I can recall all those times I wished to have endless dreams the night before I had to go to school, as means to slow down time. Consequently, I can't recall wanting to get out of those dreams. But that may just be because I'm not much of a conscious dreamer.
At the point where the narrative got the upper hand, and I forgot about the animation and the philosophical monologues, the film style slowly transcended into "a dream". And…
Esta película es tan buena que creo que la he soñado.
An extremely dense and thoroughly fascinating series of philosophical vignettes, exploring the problem of our experience and perception of reality.
People seem to love calling this movie "pretentious".
...Why? Is it the homegrown-looking rotoscoped animation? Is it the fact that the dialogue has a lot of big words? Is it the mere fact that it's about philosophy? I don't get it.
Personally, I found it to be pretty straightforward and down-to-earth. This is a film about dreams, about people and their experiences, and about philosophies. It highlights this in a fairly unique way: instead of shoving these dreams, philosophies and…
Even though supposedly chock full of pretense and whatnot, the visual style and the engaging dialogues make it another good addition to Linklater's armory of slacker films.
.This film is, for Me, one of the things that helps Me feel like My waking life is worth living.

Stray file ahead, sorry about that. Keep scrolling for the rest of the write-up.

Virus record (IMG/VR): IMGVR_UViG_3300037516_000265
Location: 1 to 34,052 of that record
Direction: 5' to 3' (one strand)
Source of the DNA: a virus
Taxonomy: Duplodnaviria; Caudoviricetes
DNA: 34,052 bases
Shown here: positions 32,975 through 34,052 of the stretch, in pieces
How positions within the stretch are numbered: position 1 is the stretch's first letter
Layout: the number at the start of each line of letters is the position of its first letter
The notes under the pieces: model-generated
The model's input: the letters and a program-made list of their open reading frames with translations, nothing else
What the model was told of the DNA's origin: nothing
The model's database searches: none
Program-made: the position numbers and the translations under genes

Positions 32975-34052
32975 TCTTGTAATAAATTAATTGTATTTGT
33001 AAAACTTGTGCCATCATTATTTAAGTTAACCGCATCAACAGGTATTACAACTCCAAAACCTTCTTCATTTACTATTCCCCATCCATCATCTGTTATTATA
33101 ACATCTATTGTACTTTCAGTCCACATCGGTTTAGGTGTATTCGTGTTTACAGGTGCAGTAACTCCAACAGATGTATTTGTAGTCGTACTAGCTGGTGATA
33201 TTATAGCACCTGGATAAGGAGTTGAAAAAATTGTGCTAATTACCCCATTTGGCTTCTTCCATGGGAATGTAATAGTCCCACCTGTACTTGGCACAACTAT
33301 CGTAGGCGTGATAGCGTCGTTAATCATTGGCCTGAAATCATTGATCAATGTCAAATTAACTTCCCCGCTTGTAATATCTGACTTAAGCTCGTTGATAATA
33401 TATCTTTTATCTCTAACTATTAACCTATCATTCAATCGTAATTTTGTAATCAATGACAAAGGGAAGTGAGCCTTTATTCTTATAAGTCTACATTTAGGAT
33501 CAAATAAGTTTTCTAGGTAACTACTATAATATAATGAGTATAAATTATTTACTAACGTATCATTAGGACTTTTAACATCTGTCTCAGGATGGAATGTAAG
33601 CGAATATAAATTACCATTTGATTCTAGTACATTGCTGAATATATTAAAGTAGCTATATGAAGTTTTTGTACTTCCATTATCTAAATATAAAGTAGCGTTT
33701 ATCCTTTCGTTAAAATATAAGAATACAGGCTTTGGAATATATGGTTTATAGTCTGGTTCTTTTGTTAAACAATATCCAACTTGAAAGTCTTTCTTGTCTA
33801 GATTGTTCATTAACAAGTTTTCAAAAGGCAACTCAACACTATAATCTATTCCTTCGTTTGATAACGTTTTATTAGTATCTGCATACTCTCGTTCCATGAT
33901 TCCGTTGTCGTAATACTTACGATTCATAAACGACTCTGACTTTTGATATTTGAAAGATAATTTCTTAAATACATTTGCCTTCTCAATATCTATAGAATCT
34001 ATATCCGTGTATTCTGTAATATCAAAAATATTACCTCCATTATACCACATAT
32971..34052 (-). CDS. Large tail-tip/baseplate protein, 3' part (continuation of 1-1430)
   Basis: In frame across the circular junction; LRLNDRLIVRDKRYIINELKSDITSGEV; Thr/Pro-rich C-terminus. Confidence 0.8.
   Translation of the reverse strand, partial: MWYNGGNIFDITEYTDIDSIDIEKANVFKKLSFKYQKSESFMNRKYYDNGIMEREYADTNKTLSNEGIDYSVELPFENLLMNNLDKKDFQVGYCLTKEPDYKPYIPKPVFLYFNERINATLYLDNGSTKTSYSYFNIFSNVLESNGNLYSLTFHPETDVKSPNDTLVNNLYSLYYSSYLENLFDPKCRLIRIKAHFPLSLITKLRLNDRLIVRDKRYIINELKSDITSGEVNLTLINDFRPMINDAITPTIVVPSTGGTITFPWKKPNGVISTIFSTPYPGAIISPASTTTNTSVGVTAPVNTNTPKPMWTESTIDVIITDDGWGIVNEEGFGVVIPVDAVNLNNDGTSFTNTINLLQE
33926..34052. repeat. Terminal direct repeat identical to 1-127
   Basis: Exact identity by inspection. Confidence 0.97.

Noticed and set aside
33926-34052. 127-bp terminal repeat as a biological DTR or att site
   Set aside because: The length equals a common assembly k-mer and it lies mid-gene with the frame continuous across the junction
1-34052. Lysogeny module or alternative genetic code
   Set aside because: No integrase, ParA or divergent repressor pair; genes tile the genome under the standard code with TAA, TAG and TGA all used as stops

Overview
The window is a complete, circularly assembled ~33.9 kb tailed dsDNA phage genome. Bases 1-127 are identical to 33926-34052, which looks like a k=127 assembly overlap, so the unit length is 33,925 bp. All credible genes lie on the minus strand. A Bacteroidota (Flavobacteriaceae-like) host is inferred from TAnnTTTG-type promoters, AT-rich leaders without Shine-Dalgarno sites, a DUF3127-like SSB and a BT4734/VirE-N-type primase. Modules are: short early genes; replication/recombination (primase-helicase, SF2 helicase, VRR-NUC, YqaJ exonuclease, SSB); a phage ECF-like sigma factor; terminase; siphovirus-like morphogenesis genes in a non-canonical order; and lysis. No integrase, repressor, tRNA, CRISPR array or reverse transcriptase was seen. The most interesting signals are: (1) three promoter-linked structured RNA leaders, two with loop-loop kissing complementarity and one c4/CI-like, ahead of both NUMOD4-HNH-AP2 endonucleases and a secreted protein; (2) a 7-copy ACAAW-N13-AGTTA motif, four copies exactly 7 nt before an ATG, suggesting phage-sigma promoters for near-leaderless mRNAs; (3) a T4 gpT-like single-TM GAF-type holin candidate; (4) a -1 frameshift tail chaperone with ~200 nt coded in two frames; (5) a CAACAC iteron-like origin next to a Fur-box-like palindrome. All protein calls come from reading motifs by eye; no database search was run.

My 18 year old self would have love love loooved this film.
My 31 year old self only really liked it. The deep philosophical conversations are fun and eye rolling at times, but it was made all the more interesting by the rotoscoped animation style.
I really appreciate that Richard Linklater isn't afraid to push the boundaries of cinema from time to time, and this is a nicely executed unique experience.
>At Dimple Records
>Planned on purchasing 'Aladdin 2: The Return of Jafar'
>In line, see a gorgeous clerk
>Looks like Cybill Sheperd
>Long ass line
>Finally the penultimate person at the front of the line
>I take that back, she looks more like Ingrid Bergman
>Hear her mention her favorite director - Richard Linklater
>Spaghetti falls out of my pockets
>I run out of line, nearly slipping on the spaghetti
>Picked up 'Waking Life', trying to…
This was the first Richard Linklater film I watched, which was probably a bad move. To me, it felt like nothing more than pseudo-philosophical banter that had nothing to actually SAY beneath it, almost like a retelling of things people said when they were stoned and listening to Pink Floyd. While I do enjoy Linklater's other film Dazed & Confused, Waking Life left me fairly bored and unsatisfied overall.
A man wanders through his dream and stumbles into countless philosophical conversations and intellectual digressions among the inhabitants of his dream world. That's the closest thing to a plot that Richard Linklater's "Waking Life" has to give us, but the true pleasure is in allowing the words and images to simply wash over you and experience the film in all of its dreamlike glory. First and foremost, I must address the unique visual presentation, in which live-action footage has been…